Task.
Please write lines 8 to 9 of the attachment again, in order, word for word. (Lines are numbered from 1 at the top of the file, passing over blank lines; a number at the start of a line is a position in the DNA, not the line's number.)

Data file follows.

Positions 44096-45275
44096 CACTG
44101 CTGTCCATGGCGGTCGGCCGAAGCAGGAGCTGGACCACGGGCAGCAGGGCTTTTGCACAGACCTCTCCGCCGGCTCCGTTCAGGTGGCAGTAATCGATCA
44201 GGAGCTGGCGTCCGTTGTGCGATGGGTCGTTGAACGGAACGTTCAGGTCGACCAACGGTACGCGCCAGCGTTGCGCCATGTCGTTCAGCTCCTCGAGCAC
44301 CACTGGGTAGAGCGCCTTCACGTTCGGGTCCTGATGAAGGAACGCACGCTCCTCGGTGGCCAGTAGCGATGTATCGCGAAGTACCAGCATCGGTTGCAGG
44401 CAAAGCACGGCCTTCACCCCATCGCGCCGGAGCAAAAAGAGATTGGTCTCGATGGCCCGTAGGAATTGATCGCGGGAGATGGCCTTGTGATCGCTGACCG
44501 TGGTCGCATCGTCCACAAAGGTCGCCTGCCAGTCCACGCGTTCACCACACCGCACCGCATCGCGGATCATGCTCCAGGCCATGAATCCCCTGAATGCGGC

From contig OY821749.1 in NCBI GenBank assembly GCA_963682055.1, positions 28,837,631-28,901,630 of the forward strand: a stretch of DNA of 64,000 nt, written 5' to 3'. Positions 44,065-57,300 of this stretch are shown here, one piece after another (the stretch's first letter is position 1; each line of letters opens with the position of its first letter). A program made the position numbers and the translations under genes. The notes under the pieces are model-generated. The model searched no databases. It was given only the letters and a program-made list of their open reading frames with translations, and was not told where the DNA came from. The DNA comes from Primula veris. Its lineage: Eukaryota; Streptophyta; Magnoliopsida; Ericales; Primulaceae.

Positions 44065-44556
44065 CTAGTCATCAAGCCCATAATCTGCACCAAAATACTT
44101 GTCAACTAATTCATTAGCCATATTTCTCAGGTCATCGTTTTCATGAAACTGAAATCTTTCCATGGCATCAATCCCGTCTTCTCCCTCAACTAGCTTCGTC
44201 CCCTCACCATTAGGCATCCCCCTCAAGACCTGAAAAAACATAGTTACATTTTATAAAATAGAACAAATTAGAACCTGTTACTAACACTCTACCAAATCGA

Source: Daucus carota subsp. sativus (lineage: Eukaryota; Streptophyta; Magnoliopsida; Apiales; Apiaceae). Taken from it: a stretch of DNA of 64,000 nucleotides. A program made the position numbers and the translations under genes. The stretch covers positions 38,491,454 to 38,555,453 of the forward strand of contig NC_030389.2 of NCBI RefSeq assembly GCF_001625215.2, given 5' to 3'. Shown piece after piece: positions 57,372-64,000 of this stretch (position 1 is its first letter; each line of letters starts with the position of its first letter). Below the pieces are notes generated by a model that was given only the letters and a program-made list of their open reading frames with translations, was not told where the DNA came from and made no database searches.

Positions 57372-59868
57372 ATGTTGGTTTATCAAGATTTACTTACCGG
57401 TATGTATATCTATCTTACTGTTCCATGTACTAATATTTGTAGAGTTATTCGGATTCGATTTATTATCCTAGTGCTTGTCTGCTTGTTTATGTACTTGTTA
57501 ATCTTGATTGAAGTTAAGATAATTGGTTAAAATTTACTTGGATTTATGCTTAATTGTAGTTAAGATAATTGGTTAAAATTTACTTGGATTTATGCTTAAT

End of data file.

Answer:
From contig OY821749.1 in NCBI GenBank assembly GCA_963682055.1, positions 28,837,631-28,901,630 of the forward strand: a stretch of DNA of 64,000 nt, written 5' to 3'. Positions 44,065-57,300 of this stretch are shown here, one piece after another (the stretch's first letter is position 1; each line of letters opens with the position of its first letter). A program made the position numbers and the translations under genes. The notes under the pieces are model-generated. The model searched no databases. It was given only the letters and a program-made list of their open reading frames with translations, and was not told where the DNA came from. The DNA comes from Primula veris. Its lineage: Eukaryota; Streptophyta; Magnoliopsida; Ericales; Primulaceae.

Positions 44065-44556